Art is dependent on creativity and, for many, creativity comes from interacting with people and our environment. So how would emerging artists would be affected by the year of isolation?
To satisfy this curiosity, I interviewed two extremely talented young artists. Hilary Devaney, 29, a surrealistic painter and David Dunn, 30, an established local sculptor.
COVID 19 impacted each of them very differently.
Hilary Devaney had just been accepted in the highly competitive and prestigious MFA (Masters of Fine Arts) program at Columbia University for the fall of 2020. She found herself in a program with virtual classes, virtual collaboration, and virtual mentoring. As the pandemic escalated, fear and anxiety unconsciously invaded her work. Indeed, her work is a spontaneous expression of our COVID 19 journey.
As part of the initial application process, she created 20 works of art. She had just completed these paintings when New York City closed down. In the next six months, she was only able to complete 3 paintings. But lately, she finds herself being more optimistic and more creative. I selected three of her paintings that chronicle our COVID 19 journey.
The first painting, Focus, painted at the beginning of COVID 19 is a upbeat depiction of a happy young woman with her cat looking forward to life. There is early caution about the virus in the scene (playing cards and a Magic 8 ball); but the young woman remains hopeful.
As the pandemic worsened, Ms. Devaney stopped incorporating people into her art. Remember those times when the pandemic was raging with no treatment or vaccines on the horizon? Her paintings during that time radiated fear, anxiety, and loneliness represented by a “googly-eyed” horse, darker colors, and amorphous images rather than the orderly paintings she used to do. Her walls faded away, replaced by funereal images and a horse of the apocalypse.
Now that she has been vaccinated, she still sees the world in dark colors without people, but a finish line is in sight, a path back to civilization, complete with checkered flags.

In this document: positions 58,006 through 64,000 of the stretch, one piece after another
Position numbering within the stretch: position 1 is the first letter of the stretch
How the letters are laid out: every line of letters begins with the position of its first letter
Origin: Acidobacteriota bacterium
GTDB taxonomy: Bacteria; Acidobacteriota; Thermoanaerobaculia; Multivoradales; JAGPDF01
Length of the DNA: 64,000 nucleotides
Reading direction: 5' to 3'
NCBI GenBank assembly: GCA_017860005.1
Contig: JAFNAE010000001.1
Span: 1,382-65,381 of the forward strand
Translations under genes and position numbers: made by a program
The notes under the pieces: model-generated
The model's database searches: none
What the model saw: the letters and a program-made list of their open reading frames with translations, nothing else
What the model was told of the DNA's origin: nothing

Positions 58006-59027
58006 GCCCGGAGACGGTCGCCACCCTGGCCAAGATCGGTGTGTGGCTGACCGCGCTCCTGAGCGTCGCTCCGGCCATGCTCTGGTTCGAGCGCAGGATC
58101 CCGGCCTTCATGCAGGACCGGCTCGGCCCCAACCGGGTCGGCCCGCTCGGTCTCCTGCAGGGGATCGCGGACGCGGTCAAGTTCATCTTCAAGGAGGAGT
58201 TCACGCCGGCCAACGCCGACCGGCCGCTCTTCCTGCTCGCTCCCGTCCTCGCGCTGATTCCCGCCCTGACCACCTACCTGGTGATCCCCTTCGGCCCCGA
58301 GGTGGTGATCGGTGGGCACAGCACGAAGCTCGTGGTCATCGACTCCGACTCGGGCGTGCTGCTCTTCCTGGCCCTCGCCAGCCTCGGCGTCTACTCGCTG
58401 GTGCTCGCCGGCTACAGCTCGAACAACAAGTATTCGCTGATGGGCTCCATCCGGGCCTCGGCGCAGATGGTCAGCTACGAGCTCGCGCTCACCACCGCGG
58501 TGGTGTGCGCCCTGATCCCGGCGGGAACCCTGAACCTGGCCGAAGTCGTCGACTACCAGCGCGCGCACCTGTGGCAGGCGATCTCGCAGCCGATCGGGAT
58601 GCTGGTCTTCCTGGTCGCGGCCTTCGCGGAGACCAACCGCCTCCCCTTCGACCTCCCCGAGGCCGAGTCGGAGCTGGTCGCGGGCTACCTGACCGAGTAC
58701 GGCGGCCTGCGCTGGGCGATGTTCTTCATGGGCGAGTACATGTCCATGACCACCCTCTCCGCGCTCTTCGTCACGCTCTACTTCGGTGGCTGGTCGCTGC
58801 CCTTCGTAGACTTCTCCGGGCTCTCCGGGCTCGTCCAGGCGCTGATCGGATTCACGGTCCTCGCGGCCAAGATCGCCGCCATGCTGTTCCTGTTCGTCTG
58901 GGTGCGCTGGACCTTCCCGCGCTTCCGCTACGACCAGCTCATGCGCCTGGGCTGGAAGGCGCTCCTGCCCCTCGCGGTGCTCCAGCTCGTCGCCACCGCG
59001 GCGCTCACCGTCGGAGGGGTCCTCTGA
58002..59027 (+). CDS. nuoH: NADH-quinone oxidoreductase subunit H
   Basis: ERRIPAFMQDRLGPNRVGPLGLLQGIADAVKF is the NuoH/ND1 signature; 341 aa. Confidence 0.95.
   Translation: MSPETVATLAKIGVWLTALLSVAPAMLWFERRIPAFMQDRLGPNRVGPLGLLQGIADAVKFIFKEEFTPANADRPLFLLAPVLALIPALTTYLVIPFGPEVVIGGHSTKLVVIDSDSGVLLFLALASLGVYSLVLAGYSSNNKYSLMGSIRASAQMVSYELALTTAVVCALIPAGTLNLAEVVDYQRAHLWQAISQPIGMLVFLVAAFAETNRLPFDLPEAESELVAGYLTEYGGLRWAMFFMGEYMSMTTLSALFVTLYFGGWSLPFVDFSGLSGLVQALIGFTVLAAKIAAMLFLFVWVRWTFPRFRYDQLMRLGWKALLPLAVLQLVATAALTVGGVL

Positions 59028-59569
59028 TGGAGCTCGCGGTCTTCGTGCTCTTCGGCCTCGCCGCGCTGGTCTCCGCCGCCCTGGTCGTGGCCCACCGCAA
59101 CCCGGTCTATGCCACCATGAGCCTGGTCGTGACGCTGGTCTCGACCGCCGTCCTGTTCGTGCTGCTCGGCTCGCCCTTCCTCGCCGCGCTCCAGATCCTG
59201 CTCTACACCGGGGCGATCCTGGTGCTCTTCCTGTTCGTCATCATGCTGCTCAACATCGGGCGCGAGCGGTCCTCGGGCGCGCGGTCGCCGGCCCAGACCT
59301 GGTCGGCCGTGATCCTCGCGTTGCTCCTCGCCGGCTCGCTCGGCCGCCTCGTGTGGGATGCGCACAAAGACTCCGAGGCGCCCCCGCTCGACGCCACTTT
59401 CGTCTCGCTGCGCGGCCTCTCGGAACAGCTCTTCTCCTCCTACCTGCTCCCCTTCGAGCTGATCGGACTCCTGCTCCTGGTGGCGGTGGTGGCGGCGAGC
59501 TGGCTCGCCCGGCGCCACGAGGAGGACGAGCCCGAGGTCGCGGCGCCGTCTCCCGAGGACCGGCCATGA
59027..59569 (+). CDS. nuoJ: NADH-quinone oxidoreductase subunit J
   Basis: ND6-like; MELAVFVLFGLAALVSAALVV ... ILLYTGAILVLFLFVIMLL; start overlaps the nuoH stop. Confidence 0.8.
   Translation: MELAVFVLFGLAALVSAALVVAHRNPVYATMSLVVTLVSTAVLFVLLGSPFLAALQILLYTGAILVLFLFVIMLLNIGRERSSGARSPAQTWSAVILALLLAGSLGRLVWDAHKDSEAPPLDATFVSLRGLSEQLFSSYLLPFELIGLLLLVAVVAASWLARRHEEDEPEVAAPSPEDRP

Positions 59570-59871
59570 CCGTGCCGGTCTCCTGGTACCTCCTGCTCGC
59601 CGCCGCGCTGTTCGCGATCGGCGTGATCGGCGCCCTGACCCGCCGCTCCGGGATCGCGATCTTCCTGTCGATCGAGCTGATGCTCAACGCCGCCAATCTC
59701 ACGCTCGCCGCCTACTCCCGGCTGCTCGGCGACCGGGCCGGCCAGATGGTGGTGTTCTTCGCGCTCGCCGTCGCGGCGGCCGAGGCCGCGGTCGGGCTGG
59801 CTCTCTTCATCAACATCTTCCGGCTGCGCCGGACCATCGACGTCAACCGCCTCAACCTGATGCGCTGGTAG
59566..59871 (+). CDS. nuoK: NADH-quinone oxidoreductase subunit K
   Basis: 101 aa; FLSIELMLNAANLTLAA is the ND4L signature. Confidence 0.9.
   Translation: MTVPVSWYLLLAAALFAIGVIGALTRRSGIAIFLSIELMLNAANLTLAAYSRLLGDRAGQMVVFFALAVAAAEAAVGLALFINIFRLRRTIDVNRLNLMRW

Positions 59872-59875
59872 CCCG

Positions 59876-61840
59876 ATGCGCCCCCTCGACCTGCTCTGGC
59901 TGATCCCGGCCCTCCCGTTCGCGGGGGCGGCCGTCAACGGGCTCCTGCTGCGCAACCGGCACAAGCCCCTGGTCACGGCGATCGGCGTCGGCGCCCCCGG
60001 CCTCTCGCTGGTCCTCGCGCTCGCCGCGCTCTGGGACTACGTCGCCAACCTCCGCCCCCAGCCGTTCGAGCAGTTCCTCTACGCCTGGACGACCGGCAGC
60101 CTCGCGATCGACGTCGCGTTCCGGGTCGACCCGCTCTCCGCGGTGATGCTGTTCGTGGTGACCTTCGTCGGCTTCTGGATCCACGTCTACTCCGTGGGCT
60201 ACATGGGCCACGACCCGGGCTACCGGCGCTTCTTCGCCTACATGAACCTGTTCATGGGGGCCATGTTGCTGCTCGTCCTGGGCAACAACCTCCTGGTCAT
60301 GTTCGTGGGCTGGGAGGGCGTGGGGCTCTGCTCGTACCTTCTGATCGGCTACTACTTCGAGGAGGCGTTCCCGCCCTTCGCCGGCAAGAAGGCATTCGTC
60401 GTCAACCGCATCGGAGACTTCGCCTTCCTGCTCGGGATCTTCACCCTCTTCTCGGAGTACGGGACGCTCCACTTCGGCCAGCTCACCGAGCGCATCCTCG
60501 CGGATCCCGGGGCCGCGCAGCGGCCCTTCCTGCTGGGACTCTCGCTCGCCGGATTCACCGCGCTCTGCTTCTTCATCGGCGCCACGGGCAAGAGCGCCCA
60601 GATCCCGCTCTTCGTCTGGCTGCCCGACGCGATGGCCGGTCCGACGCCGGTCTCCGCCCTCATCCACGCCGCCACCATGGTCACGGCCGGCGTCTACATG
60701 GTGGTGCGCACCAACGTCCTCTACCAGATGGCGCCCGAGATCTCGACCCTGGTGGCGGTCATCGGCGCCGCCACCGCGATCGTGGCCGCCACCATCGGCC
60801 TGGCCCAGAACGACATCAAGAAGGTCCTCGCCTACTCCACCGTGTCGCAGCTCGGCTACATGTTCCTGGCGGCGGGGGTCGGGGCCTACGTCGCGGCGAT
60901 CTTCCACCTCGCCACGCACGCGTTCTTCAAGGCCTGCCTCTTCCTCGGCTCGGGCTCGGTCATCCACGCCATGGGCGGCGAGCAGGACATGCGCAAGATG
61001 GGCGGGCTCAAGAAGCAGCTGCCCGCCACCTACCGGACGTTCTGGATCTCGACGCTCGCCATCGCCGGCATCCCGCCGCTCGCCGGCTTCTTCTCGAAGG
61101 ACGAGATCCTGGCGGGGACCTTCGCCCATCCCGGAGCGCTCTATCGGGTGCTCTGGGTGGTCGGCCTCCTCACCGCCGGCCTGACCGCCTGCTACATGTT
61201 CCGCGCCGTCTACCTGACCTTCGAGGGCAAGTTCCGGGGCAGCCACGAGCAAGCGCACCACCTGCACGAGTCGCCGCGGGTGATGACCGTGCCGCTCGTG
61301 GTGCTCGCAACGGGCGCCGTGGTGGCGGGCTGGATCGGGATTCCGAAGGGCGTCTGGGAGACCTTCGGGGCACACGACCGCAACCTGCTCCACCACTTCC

She doesn’t know how her experience of the pandemic will flow through her future work, but she is looking forward to more collaboration. Last month her professors were able to see her physical paintings for the first time.
But she did think of one advantage from the shuttered city. She was able to collaborate with artists from all over the world; now only a Zoom call away.
Mr. Dunn is a local sculptor who is inspired by his materials, scrap metal and tools. His challenges with COVID 19 have been
vastly different than Ms. Devaney’s.
At the beginning of 2020, he had three one-man shows scheduled and had produced a number of pieces for these exhibits. 2020 was to be his breakout year. But when the pandemic hit, all of his shows had to be cancelled.
He found himself with inventory, but no effective method of promoting it and consequently, no money to pay for new materials.
With the world shuttered away, he decided to learn a new skill, blacksmithing. After selling enough pieces to purchase a forge, he began to study this craft.
His source of inspiration has been to peru
se salvage and junk yards, but they closed due to COVID 19. Many of his suppliers were no longer willing to sell…COVID 19 fear created hoarding behaviors; and he had to find new suppliers.
For Mr. Dunn, 2020, was a year of scarcity. Scarcity of resources, scarcity of buyers, scarcity of income.
But he has persevered, producing a successful show in Florida and is applying his new skills to increase the movement in his pieces (see the purple and green sculpture below). His sense of humor prevails in the names he gives his sculptures, including Sir Clamps-a-lot.
Dunn’s art evolves as he gains expertise in new skills and equipment; and he hopes that 2020 was just an aberration. When I asked if there was anything else that he wanted to say about 2020, he said simply.
“I just want everyone to get vaccinated.”
Angela Rieck, a Caroline County native, received her PhD in Mathematical Psychology from the University of Maryland and worked as a scientist at Bell Labs, and other high-tech companies in New Jersey before retiring as a corporate executive. Angela and her dogs divide their time between St Michaels and Key West Florida. Her daughter lives and works in New York City.